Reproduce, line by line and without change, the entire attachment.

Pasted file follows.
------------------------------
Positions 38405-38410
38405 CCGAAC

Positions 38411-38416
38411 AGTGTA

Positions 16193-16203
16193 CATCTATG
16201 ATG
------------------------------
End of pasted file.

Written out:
Positions 38405-38410
38405 CCGAAC

Positions 38411-38416
38411 AGTGTA

Positions 16193-16203
16193 CATCTATG
16201 ATG